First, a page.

Stick that lot on your CV, and you vastly improve our chances of HR people chapping on your door asking you to come work for them. Students are already being told to build their career profiles in this way.

    I sometimes wonder, though, why public money (in some countries, at least) is being used to train people for non-public (industry – science and beyond) jobs, when the industries should be taking care of the burden of training themselves.

  4. Richard P. Grant | Permalink

    Thanks for that post, Noah. Thanks for stating something that helps clarify my own feelings: Academia is not the be-all and end-all of science or scientific careers

    So, yes. I’m still a scientist. So are you.

  5. Cristian Bodo | Permalink

    @Mike: two possible answers to your last question that came to my mind:

    1) training people to work in industry gives a boost to those industries, which in turn helps keep the economy healthy (or at least that’s the lesson I’ve been learning during these troubled times). Plus, it’s better than just put cash in their table to save them from bankrupcy!

    2) it also provides people with specific training that they can later use to find a job (regardless of whether this would be in the public sector or not). Helping people get jobs is a desirable end in itself, isn’t it?

  6. Henry Gee | Permalink

    For a while after joining Nature I wondered whether I’d ever be able to go back to a full-time research career. But the terms and conditions (post-doc versus a position that was effectively tenured) were offputting, to say the least, and as the years lengthened I felt that I’d be less and less competitive. I wrote several popular-science books, one fairly serious zoology text (on a subject quite remote from my PhD studies) and a book chapter in a symposium volume (ditto) – but only one paper on my actual PhD work. Little did I know that I’d get asked to collaborate on a paper based on my PhD studies almost two decades later – from which one can deduce that science is very like the Hotel California; you can check out any time you like, but you can never leave.

  7. Noah Gray | Permalink

    @Bob & Mike: Yes, I saw this when I was a post-doc at CSHL. Two top physics PhD students in the lab had essentially 2 C/Vs, one for academia and one for Wall Street. Both got jobs on Wall Street because of the computer/analytical skills and all was dandy (the girlfriend of one showed up shortly after graduation with a mondo rock on her finger, while driving a new 3-series BMW) until last fall. But hey, them’s the breaks. I’m sure these guys will land on their feet because of their diverse experiences.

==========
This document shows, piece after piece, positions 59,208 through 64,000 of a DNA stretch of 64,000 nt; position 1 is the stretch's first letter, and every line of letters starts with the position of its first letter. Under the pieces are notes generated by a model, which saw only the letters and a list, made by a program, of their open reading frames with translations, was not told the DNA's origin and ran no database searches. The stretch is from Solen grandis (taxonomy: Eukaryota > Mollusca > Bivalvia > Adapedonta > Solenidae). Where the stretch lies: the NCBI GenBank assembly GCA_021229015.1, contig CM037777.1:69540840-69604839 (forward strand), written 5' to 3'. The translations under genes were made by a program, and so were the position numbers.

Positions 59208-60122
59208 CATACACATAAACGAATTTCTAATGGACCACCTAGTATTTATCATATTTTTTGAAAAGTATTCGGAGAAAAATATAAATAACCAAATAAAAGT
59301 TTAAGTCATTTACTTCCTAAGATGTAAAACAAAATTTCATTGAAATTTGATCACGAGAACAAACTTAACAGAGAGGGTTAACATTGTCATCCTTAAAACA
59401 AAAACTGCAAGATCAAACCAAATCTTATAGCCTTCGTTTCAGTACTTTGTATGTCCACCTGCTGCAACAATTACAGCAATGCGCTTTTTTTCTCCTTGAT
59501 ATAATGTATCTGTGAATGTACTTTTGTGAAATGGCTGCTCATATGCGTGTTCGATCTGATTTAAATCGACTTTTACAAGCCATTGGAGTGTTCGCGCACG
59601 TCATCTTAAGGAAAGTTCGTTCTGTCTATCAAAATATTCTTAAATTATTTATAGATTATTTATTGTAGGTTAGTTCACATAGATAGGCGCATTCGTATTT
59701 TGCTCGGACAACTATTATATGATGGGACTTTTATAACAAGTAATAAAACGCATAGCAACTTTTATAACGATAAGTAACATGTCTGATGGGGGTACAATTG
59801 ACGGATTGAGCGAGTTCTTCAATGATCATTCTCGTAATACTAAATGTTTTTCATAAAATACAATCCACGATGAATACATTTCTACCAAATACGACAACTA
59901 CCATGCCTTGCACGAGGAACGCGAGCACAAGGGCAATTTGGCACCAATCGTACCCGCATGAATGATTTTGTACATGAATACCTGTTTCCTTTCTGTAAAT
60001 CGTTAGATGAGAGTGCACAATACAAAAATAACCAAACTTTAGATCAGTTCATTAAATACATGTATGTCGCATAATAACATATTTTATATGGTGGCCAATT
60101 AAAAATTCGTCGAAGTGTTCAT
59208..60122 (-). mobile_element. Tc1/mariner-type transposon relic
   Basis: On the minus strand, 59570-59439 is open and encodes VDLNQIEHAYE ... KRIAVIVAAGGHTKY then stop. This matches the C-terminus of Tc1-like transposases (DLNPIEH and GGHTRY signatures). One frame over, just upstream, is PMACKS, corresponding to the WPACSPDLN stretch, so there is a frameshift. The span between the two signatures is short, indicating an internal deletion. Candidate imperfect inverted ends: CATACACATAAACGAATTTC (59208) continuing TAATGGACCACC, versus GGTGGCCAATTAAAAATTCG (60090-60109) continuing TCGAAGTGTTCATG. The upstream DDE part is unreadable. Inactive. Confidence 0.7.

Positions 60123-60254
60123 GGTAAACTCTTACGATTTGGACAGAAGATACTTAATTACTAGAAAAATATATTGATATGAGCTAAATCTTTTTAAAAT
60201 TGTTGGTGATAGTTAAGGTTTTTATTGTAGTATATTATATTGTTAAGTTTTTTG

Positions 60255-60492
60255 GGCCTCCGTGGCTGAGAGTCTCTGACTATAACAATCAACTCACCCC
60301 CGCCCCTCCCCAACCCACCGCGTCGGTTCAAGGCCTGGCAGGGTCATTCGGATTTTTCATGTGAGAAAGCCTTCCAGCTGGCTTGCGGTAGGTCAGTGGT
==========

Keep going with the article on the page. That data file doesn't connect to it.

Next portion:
@Christian: That was the essence of the final section. Having scientific training is a significant advantage in many fields, so our mindset regarding graduate training is in the midst of a significant change.

    @Steffi: Thanks for the link. You posted that in my dark days of December – February when I essentially ignored NN. We are definitely on the same page.

    @HG: looking forward to reading the paper, although it is a bit far afield for me. It has only been two years (not two decades), but I have been working on additional publications stemming from collaborations during both my graduate school and post-doctoral period off and on almost the entire time. I have to admit that I have enjoyed working on these papers and it is not that amazing how much better I am at crafting an argument or providing helpful feedback given my most recent experiences. The fruits of this labor? A Neuron paper in press, and two more currently under review elsewhere. There is an outside chance that one final publication may rise from the ashes of another old collaboration, but I think that after this last cycle of two papers under review, my research output will finally reach its end. For good.

  8. Kyrsten Jensen | Permalink

    I couldn’t agree more. While I loved the lab, I love helping scientists from a non-lab work environment (it’s complicated). I wasn’t cut out to be one of those people that was interested in long hours alone in the lab.

    A friend of mine is a contributor on this blog , where they often discuss what you CAN do if you just aren’t that interested in research.

    And Cath Ennis also has an interesting post today on “lab daze”, which really boils down to the lessons you learn in a lab.

    I wouldn’t be in the great job I am in if I didn’t have the chance to make my mistakes and learn from the grad students and postdocs around me. I don’t miss the lab one bit though.

  9. Rob Dejournett | Permalink

    Agreed Noah, I left science 9 months ago. Sometimes I miss it, and my new field is tough to break into. I am really envious of anyone who can just pick up and leave into some other field other than academic research. I know I couldn’t. It was heartbreaking, trying to get any sort of non-academic job for 3 years straight. Eventually I decided to go into IT, and i went back to technical school to do that. Now I’m an intern, and have really fallen in terms of challenge, skill required, and payscale. But hopefully things will improve. One this is for certain, I want nothing to do with bench science.